The Communists introduced Communist holidays and declared all others null and void except New Year which was supposed to replace the bourgeois Christmas. But the Russians are a cunning lot and outwitted the powers-that-be by turning official holidays into intimate and private celebrations.
International Women’s Day (8 March) which marks women fighting for equal rights with men, was immediately interpreted as a sort of Mother’s Day on which not only mothers but every female, from babies to elderly ladies would be congratulated and offered gifts of all sorts but most often flowers. Since there was no St.Valentine’s Day, young lovers usurped this holiday, so on this one day in the year, all Russian women are loved by all Russian men – a truly remarkable event. (Lately St.Valentine’s Day has been introduced in this country with its Post of Love and Valentine Cards. A lot of numerous Valentine Cards are on sale now everywhere.)
The same thing happened with Army Day (23 February) which is the Russian equivalent of Father’s Day. Every man will be congratulated whether he is a father or not and this time it is young men who expect a small gift from their girlfriends. The Army doesn’t mind as the soldiers know that it’s the day they have the right to drink double their normal amount.
New Year’s Eve is utterly unlike the other holidays. To begin with, it is not quite clear what Russians celebrate. Before the Communist coup, the best festival of the year was Christmas. When the Communists crossed Christmas off the calendar, naturally the Christmas tree was off as well, both for religious and ecological reasons. But the sweet memories of the tree, the gifts, the warm atmosphere of the holiday were not to be annihilated so easily. In the course of time common sense prevailed, though in a somewhat distorted way. Christmas was definitely out as God had been cancelled, once and for all.
But the Christmas tree came back victorious, disguised as a New Year Tree. Everything was there, except, perhaps, the angels, replaced by Grandfather Frost and his granddaughter Snegurochka (the Snow Maiden). Everyone ignored the suspicious similarity between Grandfather Frost and St.Nicholas (alias Santa Claus). The Bethlehem Star on the tree top was now the Communist five-pointed star. Thus the only major change was the shift of the date from 7 January (Christmas Day for Orthodox Christmas) to the eve of 1 January. Any difficulty with this arrangement was easily overcome because you could always start the celebrations a week before the real date and go on till the real Christmas. (The Russians have 2 calendars – old style and new style – which gives them a unique opportunity to celebrate the same event twice and they make ample use of it: two Christmases, 2 New Years, 2 Easters.)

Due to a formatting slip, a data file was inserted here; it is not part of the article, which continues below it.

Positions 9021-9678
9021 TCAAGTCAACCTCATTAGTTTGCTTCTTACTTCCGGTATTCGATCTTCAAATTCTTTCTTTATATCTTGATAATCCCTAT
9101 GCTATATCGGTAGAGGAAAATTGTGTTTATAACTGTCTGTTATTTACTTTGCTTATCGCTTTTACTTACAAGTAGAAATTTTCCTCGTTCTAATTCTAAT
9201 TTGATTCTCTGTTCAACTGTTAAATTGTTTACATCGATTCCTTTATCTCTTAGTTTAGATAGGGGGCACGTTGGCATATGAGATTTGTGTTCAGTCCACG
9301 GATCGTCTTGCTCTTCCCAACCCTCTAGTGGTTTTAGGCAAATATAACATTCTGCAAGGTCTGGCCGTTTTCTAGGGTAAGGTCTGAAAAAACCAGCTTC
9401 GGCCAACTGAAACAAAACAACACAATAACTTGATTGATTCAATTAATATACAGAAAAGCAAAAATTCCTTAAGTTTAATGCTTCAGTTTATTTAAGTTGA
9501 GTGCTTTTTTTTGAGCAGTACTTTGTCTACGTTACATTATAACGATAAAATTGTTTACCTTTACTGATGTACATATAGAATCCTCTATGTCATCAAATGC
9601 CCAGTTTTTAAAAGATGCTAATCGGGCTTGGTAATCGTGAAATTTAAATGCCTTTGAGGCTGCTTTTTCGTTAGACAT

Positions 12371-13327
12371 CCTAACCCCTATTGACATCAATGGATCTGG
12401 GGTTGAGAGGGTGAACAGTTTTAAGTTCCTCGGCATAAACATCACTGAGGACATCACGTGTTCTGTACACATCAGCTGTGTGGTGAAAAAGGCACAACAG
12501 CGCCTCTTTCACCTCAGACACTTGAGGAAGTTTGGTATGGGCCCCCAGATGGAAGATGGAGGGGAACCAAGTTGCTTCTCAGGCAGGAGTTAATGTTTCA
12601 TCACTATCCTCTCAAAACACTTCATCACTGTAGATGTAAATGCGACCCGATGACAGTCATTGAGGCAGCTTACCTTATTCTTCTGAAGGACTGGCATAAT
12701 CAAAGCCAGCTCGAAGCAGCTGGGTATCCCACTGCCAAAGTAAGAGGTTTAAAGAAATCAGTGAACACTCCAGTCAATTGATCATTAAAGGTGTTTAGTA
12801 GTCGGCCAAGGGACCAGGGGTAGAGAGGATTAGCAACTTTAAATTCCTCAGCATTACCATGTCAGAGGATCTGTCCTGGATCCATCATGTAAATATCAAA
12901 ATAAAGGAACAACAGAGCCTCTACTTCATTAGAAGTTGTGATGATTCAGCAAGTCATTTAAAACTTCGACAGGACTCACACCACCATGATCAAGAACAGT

New Year’s Eve is without doubt the best holiday of the year, a genuine family celebration when people stay awake all night long or at any rate the larger part of it, drinking, dancing and watching dull television shows of the lowest possible taste (unless they happen to be among the young people who prefer to see in the New Year in the midst of a forest, gathered around a living tree and a bonfire).
Next in importance is Victory Day, 9 May, marking victory over Germany in 1945. Outside Russia few remember that during the 2 WW , though among those killed were some 357,000 British and 251,000 Americans, Russian losses approached 30 million. The day is celebrated by military parades, the biggest of which is in Moscow’s Red Square.
Two major Soviet holidays are still observed – May Day (1 May), the day of International Solidarity of Working People and the November Holiday (7-8 November) , the date of the Bolshevik coup in Petrograd (St.Petersburg) in 1917, proudly called the Great October Socialist Revolution. In Bolshevik times, both holidays were very grand affairs, with military demonstrations, general assemblies at absolutely every factory and school, however, small, and joyful marches of the happy citizens of the country of victorious socialism through the streets of their cities and towns, often soaked to the skin or bent against a snow-storm but still clinging to their posters and heavy portraits of the Communist leaders.
These days, on these 2 holidays, only a handful of staunch Communist supporters march along the streets early in the morning while the military sleep peacefully in their barracks. Both holidays have remained, for no-one, including fierce anti-Communists, is brave enough to cancel them altogether: the public would be furious. A holiday is a holiday, whatever the reason.
Now these are just seasonal holidays, the first is connected to spring and nature awakening and the second to crop gathering, May Day being perfect for planting the potatoes, while 7 November is good for autumn house-cleaning.